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If your credentials were compromised, we recommend to change them immediately.

Google first introduced this technology early this year as the Password Checkup extension. In October it became a part of the Password Checkup in your Google Account, where you can conduct a scan of your saved passwords anytime. And now it has evolved to offer warnings as you browse the web in Chrome. 

You can control it in Chrome Settings under Sync and Google Services. For now, we’re gradually rolling this out for everyone signed in to Chrome as a part of our Safe Browsing protections.

Phishing protection in real time

Google’s Safe Browsing maintains an ever-growing list of unsafe sites on the web and shares this information with webmasters, or other browsers, to make the web more secure. The list refreshes every 30 minutes, protecting 4 billion devices every day against all kinds of security threats, including phishing.

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Safe Browsing list has been capturing an increasing number of phishing sites.

However, some phishing sites slip through that 30-minute window, either by quickly switching domains or by hiding from our crawlers. Chrome now offers real-time phishing protections on desktop, which warn you when visiting malicious sites in 30 percent more cases. Initially we will roll out this protection to everyone with the “Make searches and browsing better” setting enabled in Chrome.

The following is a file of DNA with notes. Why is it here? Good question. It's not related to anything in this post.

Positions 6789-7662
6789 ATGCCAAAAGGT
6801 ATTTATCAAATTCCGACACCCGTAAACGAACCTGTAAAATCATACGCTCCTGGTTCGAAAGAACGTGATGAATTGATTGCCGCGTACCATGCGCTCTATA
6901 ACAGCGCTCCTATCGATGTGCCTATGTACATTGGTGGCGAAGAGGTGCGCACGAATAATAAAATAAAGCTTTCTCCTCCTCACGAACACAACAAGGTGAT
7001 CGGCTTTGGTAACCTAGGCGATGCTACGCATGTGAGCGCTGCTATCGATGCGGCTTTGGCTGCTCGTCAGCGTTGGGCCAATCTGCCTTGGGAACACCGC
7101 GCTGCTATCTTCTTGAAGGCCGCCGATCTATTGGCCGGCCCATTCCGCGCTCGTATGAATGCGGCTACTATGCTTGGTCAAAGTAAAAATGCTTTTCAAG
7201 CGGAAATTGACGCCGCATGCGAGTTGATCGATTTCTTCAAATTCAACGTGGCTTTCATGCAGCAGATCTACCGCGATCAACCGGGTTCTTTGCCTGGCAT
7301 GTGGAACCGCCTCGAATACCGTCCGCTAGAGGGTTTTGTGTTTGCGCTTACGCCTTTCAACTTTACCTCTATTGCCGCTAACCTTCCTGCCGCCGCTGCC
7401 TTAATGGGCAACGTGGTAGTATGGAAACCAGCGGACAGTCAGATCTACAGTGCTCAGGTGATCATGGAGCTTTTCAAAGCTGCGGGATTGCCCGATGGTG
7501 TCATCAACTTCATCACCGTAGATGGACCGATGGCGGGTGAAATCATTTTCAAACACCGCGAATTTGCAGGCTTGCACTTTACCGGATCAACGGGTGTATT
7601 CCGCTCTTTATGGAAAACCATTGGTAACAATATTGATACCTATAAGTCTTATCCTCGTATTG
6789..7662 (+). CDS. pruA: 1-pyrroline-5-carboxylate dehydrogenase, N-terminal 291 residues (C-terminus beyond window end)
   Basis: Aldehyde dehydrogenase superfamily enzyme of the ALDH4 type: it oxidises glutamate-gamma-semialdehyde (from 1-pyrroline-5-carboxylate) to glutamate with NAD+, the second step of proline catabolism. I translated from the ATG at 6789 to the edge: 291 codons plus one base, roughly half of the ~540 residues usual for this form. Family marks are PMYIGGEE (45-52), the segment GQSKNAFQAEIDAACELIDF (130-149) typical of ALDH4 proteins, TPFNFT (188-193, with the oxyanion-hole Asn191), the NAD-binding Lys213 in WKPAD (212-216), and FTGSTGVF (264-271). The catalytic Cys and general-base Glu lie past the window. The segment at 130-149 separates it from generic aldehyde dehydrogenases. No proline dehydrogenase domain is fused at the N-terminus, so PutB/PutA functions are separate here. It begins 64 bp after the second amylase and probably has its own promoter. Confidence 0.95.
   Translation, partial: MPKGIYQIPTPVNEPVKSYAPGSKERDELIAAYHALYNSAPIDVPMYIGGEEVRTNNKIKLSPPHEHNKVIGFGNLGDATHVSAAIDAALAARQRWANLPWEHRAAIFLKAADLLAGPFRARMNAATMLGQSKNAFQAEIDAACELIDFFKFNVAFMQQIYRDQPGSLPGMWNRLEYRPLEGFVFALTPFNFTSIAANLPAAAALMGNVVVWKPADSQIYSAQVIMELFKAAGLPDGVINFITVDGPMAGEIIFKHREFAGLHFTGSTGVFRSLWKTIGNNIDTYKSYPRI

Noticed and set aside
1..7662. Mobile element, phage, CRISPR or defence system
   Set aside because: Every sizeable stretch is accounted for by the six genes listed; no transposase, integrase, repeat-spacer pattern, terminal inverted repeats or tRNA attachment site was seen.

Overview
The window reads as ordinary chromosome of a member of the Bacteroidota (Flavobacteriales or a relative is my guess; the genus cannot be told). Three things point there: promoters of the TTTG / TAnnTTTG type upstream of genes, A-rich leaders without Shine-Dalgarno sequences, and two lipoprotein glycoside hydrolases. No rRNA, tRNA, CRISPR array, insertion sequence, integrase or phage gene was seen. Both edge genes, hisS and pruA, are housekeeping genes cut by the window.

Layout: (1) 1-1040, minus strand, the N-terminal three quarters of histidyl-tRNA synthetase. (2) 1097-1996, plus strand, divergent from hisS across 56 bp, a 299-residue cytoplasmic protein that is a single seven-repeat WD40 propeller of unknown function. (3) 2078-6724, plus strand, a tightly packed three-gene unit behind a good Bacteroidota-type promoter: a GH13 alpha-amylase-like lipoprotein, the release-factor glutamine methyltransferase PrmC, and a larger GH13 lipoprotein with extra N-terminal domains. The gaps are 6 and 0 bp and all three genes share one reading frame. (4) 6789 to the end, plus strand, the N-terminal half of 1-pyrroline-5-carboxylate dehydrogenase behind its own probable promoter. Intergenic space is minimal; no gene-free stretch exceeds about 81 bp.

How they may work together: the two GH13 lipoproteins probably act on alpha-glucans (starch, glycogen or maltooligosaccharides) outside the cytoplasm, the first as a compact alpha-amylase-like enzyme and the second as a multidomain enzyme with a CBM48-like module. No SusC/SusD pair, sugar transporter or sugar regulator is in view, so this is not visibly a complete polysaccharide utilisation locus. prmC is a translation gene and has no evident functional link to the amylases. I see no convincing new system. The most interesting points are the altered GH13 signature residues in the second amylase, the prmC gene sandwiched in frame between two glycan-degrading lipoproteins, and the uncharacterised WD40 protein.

Expanding predictive phishing protections

If you're signed in to Chrome and have Sync enabled, predictive phishing protection warns you if you enter your Google Account password into a site that we suspect of phishing. This protection has been in place since 2017, and today we’re expanding the feature further.

Now we'll be protecting your Google Account password when you sign in to Chrome, even if Sync is not enabled. In addition, this feature will now work for all the passwords you store in Chrome’s password manager. Hundreds of millions more users will now benefit from the new warnings.

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Chrome will show this warning when a user enters their Google Account password into a phishing page.

Sharing your device? Now it’s easier to tell whose Chrome profile you’re using 

We realize that many people share their computers or use multiple profiles. To make sure you always know which profile you’re currently using—for example, when creating and saving passwords with Chrome’s password manager—we’ve improved the way your profile is featured.

On desktop, you’ll see a new visual representation of the profile you’re currently using, so you can be sure you are saving your passwords to the right profile. This is a visual update and won’t change your current Sync settings. We’ve also updated the look of the profile menu itself: it now allows for easier switching and clearly shows if you are signed in to Chrome or not.